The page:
The Half of It

Alice Wu's first film in 15 years, THE HALF OF IT, came out on Netflix last Friday, and I tweeted about it, along with some profiles on Alice, here:

I absolutely loved it—the writing, the characters, the performances and how its shot—but the thing that stands out most to me is the craft of the film: achieving a level of density and layering in the film while still pulling off an extremely light pace.

There's a great Tweet thread that highlights a few of these moments in the film (it's worth clicking through to take a look at the full thread):

Click through to see the full thread.

It's a tough feat to pull off this level of complexity, but it helps when you have a clear sense of what you're trying to do.

I remember stumbling upon Alice's Director's Note for SAVING FACE from 2005 a few years back and was impressed with the clarity in that.  She recently reposted it in its entirety on Medium, but here's one of my favorite parts:

I am fascinated by human ineptitude. I rarely see the world in terms of good and evil, right or wrong. I think most people strive to do the right thing. That the “right thing” is so often wrong is uncanny, sometimes tragic, and often very, very funny. My favorite stories arise from good-but-flawed characters trying desperately to do what each believes is best for a given situation — and the situation keeps getting worse. The characters don’t find any of this funny; we as the audience laugh out of recognition — in their boat, we might do (and perhaps have done) worse.

And so, I was thrilled to see Netflix post Alice's Director's Note for THE HALF OF IT on Twitter, albeit as a bit of an awkward multi-part Twitter thread without a direct link to the full text.

After some advanced Google sleuthing, I found the full text in a PDF created as an educational guide (which also has an excellent Q&A).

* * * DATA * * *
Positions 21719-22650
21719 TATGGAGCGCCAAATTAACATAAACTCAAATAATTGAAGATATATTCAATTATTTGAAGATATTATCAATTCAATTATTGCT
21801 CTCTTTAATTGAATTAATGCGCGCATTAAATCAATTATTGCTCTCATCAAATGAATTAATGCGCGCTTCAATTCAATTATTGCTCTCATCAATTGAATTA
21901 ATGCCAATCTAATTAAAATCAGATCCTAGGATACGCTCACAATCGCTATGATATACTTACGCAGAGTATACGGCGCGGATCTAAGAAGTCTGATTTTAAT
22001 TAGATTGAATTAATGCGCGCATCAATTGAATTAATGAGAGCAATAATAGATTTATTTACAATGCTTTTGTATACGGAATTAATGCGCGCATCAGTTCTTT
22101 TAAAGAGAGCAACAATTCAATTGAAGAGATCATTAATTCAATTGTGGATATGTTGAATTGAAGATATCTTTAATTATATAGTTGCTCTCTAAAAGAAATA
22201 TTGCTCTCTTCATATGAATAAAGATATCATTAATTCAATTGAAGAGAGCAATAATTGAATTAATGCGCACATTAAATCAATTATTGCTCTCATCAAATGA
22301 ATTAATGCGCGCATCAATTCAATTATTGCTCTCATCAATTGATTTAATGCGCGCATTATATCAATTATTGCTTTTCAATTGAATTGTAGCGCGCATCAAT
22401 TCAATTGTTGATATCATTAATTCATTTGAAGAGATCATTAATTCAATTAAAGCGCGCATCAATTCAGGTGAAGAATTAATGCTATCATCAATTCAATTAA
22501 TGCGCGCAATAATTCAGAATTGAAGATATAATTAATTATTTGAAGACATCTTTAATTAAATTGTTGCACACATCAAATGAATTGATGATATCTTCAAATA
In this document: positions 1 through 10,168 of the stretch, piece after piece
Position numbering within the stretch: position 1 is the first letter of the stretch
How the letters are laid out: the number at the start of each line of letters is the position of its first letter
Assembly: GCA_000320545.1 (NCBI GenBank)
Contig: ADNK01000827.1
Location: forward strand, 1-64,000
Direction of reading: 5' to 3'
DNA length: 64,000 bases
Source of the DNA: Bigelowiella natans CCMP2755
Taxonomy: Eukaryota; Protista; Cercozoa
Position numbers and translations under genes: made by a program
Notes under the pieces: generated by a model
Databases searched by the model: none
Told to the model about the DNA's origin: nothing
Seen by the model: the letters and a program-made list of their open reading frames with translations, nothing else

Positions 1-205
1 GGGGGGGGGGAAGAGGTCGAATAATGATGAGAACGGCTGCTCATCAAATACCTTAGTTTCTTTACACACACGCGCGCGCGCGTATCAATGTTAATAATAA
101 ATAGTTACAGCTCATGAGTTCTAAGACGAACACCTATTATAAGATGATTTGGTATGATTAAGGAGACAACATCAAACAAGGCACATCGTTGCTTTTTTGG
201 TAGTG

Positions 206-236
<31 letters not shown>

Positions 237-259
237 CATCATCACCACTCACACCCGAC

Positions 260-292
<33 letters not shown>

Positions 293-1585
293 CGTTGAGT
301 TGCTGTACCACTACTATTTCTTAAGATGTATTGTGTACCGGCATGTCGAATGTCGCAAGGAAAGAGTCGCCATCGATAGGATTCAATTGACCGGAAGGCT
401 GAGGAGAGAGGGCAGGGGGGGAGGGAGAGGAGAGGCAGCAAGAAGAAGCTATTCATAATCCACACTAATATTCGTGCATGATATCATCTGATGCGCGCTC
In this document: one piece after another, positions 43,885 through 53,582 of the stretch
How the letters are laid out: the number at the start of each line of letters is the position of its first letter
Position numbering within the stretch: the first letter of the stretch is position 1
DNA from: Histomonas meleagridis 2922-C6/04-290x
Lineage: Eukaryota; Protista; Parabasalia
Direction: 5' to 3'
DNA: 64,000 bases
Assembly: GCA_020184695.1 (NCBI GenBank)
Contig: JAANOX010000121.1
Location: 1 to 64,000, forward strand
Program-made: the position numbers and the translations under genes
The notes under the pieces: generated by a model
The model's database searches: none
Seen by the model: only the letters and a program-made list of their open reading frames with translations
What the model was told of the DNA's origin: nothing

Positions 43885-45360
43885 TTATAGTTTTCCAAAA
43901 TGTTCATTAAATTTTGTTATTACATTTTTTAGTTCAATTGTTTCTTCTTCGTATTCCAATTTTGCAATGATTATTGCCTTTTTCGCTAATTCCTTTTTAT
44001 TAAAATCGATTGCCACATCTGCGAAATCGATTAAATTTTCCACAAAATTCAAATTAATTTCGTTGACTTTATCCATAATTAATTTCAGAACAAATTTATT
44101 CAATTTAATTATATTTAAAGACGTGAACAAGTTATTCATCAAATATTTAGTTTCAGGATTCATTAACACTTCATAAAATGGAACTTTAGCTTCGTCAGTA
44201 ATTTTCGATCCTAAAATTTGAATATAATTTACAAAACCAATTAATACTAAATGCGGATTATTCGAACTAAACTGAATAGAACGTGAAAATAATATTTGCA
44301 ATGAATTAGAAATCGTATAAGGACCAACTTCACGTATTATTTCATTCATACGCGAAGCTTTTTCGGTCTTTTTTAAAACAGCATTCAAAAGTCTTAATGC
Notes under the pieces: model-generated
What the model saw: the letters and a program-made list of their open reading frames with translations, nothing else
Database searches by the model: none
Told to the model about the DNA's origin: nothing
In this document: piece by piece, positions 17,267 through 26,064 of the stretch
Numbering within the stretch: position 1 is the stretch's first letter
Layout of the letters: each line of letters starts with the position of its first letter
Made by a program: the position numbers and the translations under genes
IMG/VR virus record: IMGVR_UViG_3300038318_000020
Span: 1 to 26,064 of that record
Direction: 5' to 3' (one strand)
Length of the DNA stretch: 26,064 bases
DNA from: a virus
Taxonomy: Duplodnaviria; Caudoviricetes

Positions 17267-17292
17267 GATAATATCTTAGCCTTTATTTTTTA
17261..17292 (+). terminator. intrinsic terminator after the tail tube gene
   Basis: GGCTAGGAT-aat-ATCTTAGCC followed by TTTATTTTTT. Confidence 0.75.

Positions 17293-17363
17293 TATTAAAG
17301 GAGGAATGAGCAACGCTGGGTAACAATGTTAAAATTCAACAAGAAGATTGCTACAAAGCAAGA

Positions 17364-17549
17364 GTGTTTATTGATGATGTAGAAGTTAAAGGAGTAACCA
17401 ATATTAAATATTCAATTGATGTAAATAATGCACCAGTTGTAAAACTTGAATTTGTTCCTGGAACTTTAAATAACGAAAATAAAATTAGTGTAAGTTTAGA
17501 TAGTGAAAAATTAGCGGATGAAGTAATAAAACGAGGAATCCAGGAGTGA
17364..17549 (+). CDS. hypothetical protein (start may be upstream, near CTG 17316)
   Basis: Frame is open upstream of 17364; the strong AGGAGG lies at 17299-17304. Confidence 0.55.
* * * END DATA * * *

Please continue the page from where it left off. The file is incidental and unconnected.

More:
Here's an excerpt:

The Half of It ​ didn’t start as a movie about teens. I set out to write about 20-something best friends, a lesbian and a straight guy, trying to understand love, while not fully understanding their own connection. And then I hit a wall: I couldn’t find an ending (not in 100 pages) that felt both satisfying ​and ​ earned. Them’s the breaks when you try to write from life — and you haven’t the faintest idea how to make life work the way you want it to. I didn’t know how to keep that love then, and I certainly don’t know now. So. I threw up my hands and thought, “I should just set this thing in high school.” Because only in high school is everything heightened, every feeling the first and therefore​ only time you will feel this feeling, and frankly, when it comes to love, don’t we all regress to being teenagers? As often happens in my work, at a certain point, my characters took over; a whole Cyrano component slipped in, and the film became something else entirely.

(As a side note, there should be a website of just Director's Notes for films. I'm a huge fan of writing as both a mechanism to think through ideas as well a measure of clarity of thought, and so it's interesting to see how such notes do or don't pair well with the respective film, in general.)

In any event, check out the film if you haven't already, it's a wonderfully rich film, and I'm looking forward to watching it again to catch all the things I missed the first time through.